Keep in mind that FICO creates many models to assess creditworthiness, all of which are used in different lending scenarios. Therefore, you, as a borrower, may have several different FICO ratings depending on the data used in the calculation.

And if you are wondering, “Is my FICO score my credit score?” we’ll talk about that now.

Main Differences Between Credit Scores and FICO Scores

Main Differences Between Credit Scores and FICO Scores

As we have already discovered, credit and FICO ratings are not the same thing. Now, let’s examine the main points that determine the fundamental difference between a FICO score and credit score.

Calculation Method

Your credit standing contains data from your report, such as bill payment history, current debt, number of active loans, types of active loans, age of credit accounts, utilization percentages, bankruptcies, foreclosures, and so on. Next, based on this information, this rating is calculated—different companies use different scoring models and prioritize different factors.

FICO value, in turn, is based on specific mathematical calculations, which establish a certain influence of each factor—payment history (35%), credit utilization (30%), credit history length (15%), credit mix (10%), and credit inquiries (10%). By evaluating these parameters and ranking their importance, your FICO standing is calculated.

Although credit and FICO scores are calculated differently, they represent the same thing. These two ratings are based on different scoring approaches, they take into account different factors and evaluate them with different degrees of importance.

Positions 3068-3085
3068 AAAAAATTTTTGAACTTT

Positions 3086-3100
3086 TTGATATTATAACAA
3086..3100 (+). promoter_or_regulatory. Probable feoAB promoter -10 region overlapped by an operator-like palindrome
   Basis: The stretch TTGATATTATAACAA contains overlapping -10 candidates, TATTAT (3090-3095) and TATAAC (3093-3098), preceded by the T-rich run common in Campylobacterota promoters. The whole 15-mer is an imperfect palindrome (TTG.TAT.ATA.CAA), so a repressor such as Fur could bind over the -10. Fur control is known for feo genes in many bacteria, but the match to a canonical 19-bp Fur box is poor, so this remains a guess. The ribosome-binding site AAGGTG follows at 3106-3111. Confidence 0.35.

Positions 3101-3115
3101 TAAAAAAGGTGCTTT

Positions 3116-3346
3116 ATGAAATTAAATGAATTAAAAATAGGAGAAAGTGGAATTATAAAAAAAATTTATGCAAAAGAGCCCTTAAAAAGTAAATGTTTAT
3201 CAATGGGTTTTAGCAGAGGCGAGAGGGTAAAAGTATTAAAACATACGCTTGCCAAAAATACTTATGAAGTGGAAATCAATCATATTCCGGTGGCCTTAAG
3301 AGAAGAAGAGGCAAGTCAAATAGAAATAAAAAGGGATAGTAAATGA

Industry Adoption

This is perhaps one of the key points in the FICO vs. credit score comparison. While credit ratings are largely considered to be nothing more than “educational,” FICO ones are widely used by most lenders across a variety of industries. FICO is one of two companies whose scoring models are most often used by lenders.


720 is considered an excellent score, between 690 and 719 is good, between 630 and 689 is fair, and below 629 is bad.

When it comes to FICO, the range is from 300 to 850. A score above 670 is good. In general, 800+ is exceptional, 740 to 799 is very good, 670 to 739 is good, between 580–669 is fair, and below 580 is poor.

Although this is not a complete comparison of credit scores vs. FICO scores, these factors help you understand the fundamental difference between a credit score and FICO score.

Final Thoughts

So, is your FICO score your credit score? The best approach is to think of the FICO metrics as one of the different ways to assess creditworthiness. Although it may seem that credit and FICO standings are different names for the same thing, this is not entirely true. There are several significant differences between these models regarding calculation method, industry adoption, and score range.

However, it is fair to say that while these scoring approaches may rely on slightly different data and weight factors slightly differently, they measure the same thing and are used for the same purpose. And your task, as a borrower, is to make sure you get the highest score possible. The better your rating, the higher your chances of getting a loan approved at the best rates and the most flexible terms.